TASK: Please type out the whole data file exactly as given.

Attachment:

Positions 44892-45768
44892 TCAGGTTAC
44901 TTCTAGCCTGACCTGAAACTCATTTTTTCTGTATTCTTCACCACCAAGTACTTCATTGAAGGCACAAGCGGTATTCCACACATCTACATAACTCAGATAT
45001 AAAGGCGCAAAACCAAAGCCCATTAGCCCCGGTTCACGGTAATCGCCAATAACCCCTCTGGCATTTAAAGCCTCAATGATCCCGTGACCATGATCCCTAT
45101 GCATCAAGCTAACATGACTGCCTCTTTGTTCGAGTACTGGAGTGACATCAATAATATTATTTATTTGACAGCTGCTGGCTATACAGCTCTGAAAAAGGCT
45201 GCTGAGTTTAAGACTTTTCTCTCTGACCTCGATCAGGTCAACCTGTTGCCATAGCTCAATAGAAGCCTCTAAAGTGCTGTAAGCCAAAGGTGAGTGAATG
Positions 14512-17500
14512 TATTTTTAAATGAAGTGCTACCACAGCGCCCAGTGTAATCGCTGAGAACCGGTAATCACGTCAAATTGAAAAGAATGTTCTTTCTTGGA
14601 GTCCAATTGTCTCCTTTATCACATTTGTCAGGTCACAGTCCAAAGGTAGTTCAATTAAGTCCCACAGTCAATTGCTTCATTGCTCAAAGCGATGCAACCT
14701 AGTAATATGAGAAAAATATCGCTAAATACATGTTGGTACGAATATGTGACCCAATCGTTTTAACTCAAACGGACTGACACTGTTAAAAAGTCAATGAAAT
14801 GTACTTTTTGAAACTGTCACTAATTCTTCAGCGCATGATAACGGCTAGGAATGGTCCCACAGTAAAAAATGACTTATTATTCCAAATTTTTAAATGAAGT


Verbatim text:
Positions 44892-45768
44892 TCAGGTTAC
44901 TTCTAGCCTGACCTGAAACTCATTTTTTCTGTATTCTTCACCACCAAGTACTTCATTGAAGGCACAAGCGGTATTCCACACATCTACATAACTCAGATAT
45001 AAAGGCGCAAAACCAAAGCCCATTAGCCCCGGTTCACGGTAATCGCCAATAACCCCTCTGGCATTTAAAGCCTCAATGATCCCGTGACCATGATCCCTAT
45101 GCATCAAGCTAACATGACTGCCTCTTTGTTCGAGTACTGGAGTGACATCAATAATATTATTTATTTGACAGCTGCTGGCTATACAGCTCTGAAAAAGGCT
45201 GCTGAGTTTAAGACTTTTCTCTCTGACCTCGATCAGGTCAACCTGTTGCCATAGCTCAATAGAAGCCTCTAAAGTGCTGTAAGCCAAAGGTGAGTGAATG
Positions 14512-17500
14512 TATTTTTAAATGAAGTGCTACCACAGCGCCCAGTGTAATCGCTGAGAACCGGTAATCACGTCAAATTGAAAAGAATGTTCTTTCTTGGA
14601 GTCCAATTGTCTCCTTTATCACATTTGTCAGGTCACAGTCCAAAGGTAGTTCAATTAAGTCCCACAGTCAATTGCTTCATTGCTCAAAGCGATGCAACCT
14701 AGTAATATGAGAAAAATATCGCTAAATACATGTTGGTACGAATATGTGACCCAATCGTTTTAACTCAAACGGACTGACACTGTTAAAAAGTCAATGAAAT
14801 GTACTTTTTGAAACTGTCACTAATTCTTCAGCGCATGATAACGGCTAGGAATGGTCCCACAGTAAAAAATGACTTATTATTCCAAATTTTTAAATGAAGT